TLL: And what kind of yield do you seek from your investments? 

JB: Our premise is that we want to return 1.5 – 2 times our money as a base case. Compare that to equity returns of 2-3x. Our overall returns come from a combination of OID, cash plus PIK interest, call protection and equity upside. Depending on how long our investments lasts, we can target gross returns of 15-20%. But for us the money multiple is actually more important. 

FB: As Jason mentioned earlier, we listen to what the borrower needs. In the end, we try to build a portfolio with a current yield of 10-11%. Right now we’re averaging ~10.5% plus a small PIK component. The rest of our return comes from some form of equity participation. 


TLL: For how many deals do you get some kind of equity upside? 

JB: About 80% carry equity participation – including warrants and bought-in equity. It is almost 50/50 when we get free equity attached vs purchased equity.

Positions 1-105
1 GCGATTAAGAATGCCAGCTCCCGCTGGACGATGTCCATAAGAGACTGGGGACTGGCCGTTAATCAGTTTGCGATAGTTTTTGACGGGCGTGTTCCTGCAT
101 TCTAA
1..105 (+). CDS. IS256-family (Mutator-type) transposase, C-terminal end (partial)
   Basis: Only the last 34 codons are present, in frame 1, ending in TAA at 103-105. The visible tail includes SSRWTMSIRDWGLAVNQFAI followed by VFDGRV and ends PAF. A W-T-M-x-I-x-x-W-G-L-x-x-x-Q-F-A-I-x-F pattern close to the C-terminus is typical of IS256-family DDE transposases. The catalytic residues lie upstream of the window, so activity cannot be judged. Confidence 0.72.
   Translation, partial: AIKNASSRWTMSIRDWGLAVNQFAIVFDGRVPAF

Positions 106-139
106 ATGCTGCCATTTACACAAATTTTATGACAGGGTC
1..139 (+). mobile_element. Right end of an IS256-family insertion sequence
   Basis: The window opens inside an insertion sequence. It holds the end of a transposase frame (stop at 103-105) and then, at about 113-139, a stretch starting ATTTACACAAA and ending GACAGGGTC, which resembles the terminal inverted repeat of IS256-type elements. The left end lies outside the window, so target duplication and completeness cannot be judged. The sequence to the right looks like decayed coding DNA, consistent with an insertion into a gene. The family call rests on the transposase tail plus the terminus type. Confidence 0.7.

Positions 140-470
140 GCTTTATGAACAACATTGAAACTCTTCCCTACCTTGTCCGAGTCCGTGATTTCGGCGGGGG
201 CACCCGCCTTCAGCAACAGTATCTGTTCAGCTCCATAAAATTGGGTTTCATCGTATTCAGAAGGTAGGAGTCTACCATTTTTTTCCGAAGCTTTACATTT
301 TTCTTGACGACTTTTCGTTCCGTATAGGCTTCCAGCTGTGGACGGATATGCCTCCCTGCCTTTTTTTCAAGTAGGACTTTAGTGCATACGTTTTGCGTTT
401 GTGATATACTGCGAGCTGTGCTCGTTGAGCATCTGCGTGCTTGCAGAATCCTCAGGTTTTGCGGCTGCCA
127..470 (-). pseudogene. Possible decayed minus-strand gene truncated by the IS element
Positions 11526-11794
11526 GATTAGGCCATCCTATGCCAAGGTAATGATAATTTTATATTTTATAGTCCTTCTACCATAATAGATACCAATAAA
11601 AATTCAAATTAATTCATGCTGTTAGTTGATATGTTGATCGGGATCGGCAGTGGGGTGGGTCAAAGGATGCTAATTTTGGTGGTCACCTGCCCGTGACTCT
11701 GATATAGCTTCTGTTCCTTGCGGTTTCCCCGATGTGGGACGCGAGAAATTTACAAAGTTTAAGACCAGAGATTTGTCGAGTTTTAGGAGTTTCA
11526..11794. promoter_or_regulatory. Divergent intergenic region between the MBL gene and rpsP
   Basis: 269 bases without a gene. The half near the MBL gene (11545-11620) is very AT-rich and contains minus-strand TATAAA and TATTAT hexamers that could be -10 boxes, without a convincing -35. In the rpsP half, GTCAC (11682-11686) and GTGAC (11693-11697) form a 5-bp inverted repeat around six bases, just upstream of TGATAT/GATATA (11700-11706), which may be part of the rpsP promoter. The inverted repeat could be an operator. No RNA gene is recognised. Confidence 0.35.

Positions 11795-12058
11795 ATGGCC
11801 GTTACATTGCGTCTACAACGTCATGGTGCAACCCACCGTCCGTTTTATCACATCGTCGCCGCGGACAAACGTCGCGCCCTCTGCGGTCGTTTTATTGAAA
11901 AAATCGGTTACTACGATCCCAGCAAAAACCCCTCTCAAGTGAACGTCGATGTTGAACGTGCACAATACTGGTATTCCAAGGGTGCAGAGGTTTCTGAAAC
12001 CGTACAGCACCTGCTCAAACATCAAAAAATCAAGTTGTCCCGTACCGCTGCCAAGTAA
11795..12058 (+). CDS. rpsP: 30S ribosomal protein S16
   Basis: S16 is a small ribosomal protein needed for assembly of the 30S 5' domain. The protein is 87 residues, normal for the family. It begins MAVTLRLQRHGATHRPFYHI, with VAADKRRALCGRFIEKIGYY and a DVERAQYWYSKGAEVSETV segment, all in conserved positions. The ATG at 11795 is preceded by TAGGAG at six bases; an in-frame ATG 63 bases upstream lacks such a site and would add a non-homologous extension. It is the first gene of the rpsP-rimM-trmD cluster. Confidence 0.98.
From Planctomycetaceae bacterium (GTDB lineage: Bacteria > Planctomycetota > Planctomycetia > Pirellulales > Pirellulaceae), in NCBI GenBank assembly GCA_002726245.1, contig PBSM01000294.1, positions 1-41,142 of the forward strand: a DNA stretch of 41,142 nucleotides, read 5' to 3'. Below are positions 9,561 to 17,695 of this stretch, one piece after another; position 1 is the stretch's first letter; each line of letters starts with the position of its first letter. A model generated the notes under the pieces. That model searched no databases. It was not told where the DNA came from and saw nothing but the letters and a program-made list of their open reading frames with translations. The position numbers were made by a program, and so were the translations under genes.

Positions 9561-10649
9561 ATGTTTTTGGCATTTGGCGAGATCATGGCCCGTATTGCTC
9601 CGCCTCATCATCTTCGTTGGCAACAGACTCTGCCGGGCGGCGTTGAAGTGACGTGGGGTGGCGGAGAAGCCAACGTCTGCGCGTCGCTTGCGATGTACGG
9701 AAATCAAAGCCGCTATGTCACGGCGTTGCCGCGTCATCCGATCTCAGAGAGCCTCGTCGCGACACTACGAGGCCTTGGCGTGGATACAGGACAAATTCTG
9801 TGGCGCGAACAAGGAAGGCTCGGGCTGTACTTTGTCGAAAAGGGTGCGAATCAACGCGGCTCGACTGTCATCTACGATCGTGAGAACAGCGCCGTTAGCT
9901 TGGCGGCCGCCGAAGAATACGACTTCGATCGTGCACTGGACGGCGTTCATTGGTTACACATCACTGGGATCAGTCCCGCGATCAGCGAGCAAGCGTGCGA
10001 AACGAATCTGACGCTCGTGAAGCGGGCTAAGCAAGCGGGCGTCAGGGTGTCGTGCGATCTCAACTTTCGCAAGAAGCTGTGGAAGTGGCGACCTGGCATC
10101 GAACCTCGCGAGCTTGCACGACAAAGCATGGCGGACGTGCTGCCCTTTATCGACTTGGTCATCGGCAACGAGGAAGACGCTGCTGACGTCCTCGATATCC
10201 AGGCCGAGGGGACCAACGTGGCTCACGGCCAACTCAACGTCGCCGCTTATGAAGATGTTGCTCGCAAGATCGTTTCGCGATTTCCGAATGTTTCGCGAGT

TLL: I assume these are smaller borrowers. 

JB: Not really. Our median EBITDA is just over $30 million with an average investment of $40 million. We have eleven investments right now. We look for great companies first. And we try to be incredibly thorough, analyzing every aspect of a prospective investment. We try to really understand the industry, the company and the people involved before we make a decision. We might analyze more than 30 opportunities before we select one. When it comes to making an investment, we invest more than just money, we invest ourselves.